Georgia’s 6th District is ground zero for Democrats looking to hurt Trump in 2018

The special election to fill a vacant House district in Georgia could be the most expensive race of its kind in history as Democrats and Republicans scramble for an early advantage in the battle for control of Congress.

Democrat Jon Ossoff and Republican Karen Handel are squaring off in a June 20 runoff to succeed Tom Price, who retired to become Health and Human Services Secretary. A combined nearly $20 million was spent in the open primary, money that continued to pour in as the votes were tallied on Tuesday.

The 2018 midterms are more than 18 months away. But suburban Atlanta’s conservative-leaning 6th District has become ground zero for Republicans seeking to hold their majorities and Democrats looking to weaken President Trump.

“This is all hands on deck for the Republican Party,” said a GOP operative who is active in the race, speaking on condition of anonymity.

The 6th District is the kind of seat Democrats have to win to put a dent in the Republican majority. The upscale, college-educated, mostly white enclave has voted Republican since 1978, but supported Trump over Hillary Clinton in November by only 1.5 percentage points.

An Ossoff victory could expand the House playing field and threaten the Republican majority. Handel winning, as was expected at the outset, could dampen the Democrats’ 2018 prospects. The high stakes have ignited a political spending spree.

“The DCCC’s early run-off investment will help sustain Ossoff’s momentum coming out of the special, and is reflective of the committee’s offensive position across the map this cycle,” said Meredith Kelly, spokeswoman for the Democratic Congressional Campaign Committee.

Ossoff finished first in round one of the special election, garnering 48.3 percent of the vote and narrowly falling short of the 50 percent threshold required to avoid a runoff.

The 30-year-old former congressional aide raised more than $8.3 million in round one; millions more were spent on his behalf by liberal groups. On Wednesday, Ossoff placed a television ad buy of nearly $300,000 to run on broadcast and cable in the Atlanta media market.

The DCCC supplemented that purchase with a similar ad buy costing nearly $500,000. The Democratic National Committee also was continuing to pour money and manpower into the race as well, bolstering Ossoff with crucial assistance in digital and field operations.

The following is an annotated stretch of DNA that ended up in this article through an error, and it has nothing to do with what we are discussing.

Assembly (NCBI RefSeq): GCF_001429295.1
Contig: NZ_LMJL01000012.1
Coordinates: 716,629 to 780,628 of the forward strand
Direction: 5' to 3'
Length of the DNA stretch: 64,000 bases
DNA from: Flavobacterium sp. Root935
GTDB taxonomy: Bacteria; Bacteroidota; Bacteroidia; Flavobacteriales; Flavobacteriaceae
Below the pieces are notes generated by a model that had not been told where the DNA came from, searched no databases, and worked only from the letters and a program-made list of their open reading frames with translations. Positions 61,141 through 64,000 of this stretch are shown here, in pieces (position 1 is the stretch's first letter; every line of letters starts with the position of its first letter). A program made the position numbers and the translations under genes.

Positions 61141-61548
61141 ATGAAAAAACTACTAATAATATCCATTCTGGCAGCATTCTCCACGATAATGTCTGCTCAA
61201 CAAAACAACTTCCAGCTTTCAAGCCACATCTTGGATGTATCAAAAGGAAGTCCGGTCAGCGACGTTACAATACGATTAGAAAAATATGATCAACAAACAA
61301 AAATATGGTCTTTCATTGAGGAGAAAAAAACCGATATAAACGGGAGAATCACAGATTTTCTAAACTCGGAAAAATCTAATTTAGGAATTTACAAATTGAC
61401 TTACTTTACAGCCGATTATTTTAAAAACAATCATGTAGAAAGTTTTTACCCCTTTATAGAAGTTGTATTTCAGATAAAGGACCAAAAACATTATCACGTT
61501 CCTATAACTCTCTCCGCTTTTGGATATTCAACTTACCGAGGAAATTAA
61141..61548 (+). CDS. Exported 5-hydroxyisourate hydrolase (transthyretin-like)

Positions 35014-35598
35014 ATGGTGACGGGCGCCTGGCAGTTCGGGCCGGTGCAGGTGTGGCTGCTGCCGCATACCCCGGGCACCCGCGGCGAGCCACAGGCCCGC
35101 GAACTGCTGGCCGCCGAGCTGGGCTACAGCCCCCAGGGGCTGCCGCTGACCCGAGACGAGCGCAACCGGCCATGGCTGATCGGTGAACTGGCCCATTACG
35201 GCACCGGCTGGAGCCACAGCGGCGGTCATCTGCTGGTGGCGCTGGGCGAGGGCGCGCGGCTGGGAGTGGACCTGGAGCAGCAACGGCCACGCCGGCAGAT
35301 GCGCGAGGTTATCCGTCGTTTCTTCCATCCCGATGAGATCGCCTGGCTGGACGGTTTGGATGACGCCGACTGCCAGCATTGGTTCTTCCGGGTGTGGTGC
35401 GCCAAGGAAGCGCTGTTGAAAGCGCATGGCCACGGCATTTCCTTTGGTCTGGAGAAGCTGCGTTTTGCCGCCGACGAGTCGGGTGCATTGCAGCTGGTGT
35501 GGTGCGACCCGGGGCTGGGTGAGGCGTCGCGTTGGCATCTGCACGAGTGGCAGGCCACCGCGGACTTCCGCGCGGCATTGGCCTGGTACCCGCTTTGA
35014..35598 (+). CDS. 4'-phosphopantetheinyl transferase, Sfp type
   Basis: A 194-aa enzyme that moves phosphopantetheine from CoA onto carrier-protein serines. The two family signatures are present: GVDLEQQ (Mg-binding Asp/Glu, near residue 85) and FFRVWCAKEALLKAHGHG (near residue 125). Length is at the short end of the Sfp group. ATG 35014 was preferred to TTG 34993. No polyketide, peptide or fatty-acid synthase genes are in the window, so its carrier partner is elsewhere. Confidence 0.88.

On Thursday, DNC Chairman Tom Perez was in Atlanta to headline a fundraiser for the Georgia Democratic Party, with the money raised headed straight for Georgia 6.

“We have an army of volunteers — couple thousand volunteers — that are helping Jon Ossoff,” Perez said this week in an interview with CNN. “We have energy.”

Handel, 55, is Georgia’s former secretary of state. She bested a crowded field of Republicans in the primary, all of whom were gunning for her, to finish second with 20 percent of the vote.

The National Republican Congressional Committee placed an initial ad buy to support her candidacy late Thursday, media buying sources confirmed. The $250,000 purchase was to run on broadcast and cable in the Atlanta market.

Still, Republicans appeared to be moving slightly slower than their Democratic counterparts in activating their resources for what is expected to be a competitive runoff, as the party committees and conservative outside groups took a day or two to assess the political atmospherics of the Ossoff-Handel race.

Until Tuesday, their main focus was holding the Democratic nominee below 50 percent.

“Republicans successfully kept Jon Ossoff from his stated goal: winning the seat outright on April 18. Now we’re united and working aggressively to elect Karen Handel in June,” NRCC spokesman Matt Gorman said.

Ossoff has had no problem raising money, giving him one clear advantage in a contest in which the politics of the district favors Handel. He brought in $8.3 million the first three months of the year, and will assuredly raise millions more going forward.

Handel has never been a prolific fundraiser, bringing in less than $500,000 through March 31. To jumpstart her fundraising, her campaign issued an email appeal signed by Trump, using House Speaker Paul Ryan’s vast (and lucrative) email list.

Ryan is planning to campaign with Handel in the 6th district in May, an aide to the Wisconsin Republican confirmed. Scores of prominent figures from both parties are likely to parachute into the district as Election Day draws nearer.

“It will be a noisy 60 days,” Georgia-based Republican operative Charlie Harper said.

This post originally appeared on Washington Examiner

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